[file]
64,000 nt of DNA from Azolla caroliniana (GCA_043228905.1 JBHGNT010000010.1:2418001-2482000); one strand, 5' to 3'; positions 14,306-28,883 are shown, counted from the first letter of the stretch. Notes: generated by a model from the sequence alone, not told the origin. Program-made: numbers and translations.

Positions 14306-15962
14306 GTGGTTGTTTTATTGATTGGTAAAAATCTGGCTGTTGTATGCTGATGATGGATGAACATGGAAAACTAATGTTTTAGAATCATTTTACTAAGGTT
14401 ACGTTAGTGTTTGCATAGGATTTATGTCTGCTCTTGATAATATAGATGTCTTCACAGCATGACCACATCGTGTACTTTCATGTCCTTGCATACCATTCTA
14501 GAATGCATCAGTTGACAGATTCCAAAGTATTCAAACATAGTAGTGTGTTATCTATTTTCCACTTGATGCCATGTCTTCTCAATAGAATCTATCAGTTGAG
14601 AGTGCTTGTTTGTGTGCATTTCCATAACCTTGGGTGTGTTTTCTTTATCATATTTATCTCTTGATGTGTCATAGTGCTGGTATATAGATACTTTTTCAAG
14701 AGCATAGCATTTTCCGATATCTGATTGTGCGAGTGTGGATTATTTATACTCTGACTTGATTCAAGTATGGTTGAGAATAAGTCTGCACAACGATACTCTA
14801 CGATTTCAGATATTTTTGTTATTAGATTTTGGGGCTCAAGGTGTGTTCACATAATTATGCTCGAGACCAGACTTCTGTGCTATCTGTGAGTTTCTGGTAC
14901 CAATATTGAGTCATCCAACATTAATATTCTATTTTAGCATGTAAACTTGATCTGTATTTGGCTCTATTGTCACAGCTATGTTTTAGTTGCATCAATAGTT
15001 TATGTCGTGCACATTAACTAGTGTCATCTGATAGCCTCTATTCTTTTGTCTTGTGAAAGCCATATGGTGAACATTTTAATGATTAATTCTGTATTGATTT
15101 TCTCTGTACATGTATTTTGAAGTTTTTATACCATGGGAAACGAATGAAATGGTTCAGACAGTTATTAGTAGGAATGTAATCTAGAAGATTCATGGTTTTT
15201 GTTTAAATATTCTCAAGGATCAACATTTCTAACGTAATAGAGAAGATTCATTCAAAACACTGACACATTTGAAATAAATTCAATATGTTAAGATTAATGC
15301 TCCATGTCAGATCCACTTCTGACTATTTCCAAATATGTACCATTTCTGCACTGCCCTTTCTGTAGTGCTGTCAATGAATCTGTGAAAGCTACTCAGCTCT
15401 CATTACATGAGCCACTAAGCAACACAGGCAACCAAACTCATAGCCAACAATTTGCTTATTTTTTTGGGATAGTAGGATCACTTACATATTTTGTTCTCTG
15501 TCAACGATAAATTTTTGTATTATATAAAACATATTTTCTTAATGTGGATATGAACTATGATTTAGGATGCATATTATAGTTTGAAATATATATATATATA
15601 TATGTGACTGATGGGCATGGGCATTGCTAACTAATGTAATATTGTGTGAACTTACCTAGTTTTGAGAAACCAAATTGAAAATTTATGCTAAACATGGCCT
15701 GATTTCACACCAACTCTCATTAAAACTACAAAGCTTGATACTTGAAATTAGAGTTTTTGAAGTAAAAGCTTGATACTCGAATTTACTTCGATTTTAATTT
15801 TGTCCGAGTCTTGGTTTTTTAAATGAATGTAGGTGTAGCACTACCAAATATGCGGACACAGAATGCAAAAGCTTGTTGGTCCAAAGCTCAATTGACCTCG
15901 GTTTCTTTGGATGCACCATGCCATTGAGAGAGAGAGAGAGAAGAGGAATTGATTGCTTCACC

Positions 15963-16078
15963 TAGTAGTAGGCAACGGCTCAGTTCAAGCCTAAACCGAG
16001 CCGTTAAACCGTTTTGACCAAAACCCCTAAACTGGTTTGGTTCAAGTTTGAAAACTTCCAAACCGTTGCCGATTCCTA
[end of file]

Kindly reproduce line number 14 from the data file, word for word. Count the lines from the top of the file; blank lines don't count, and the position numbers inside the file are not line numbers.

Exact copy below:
15401 CATTACATGAGCCACTAAGCAACACAGGCAACCAAACTCATAGCCAACAATTTGCTTATTTTTTTGGGATAGTAGGATCACTTACATATTTTGTTCTCTG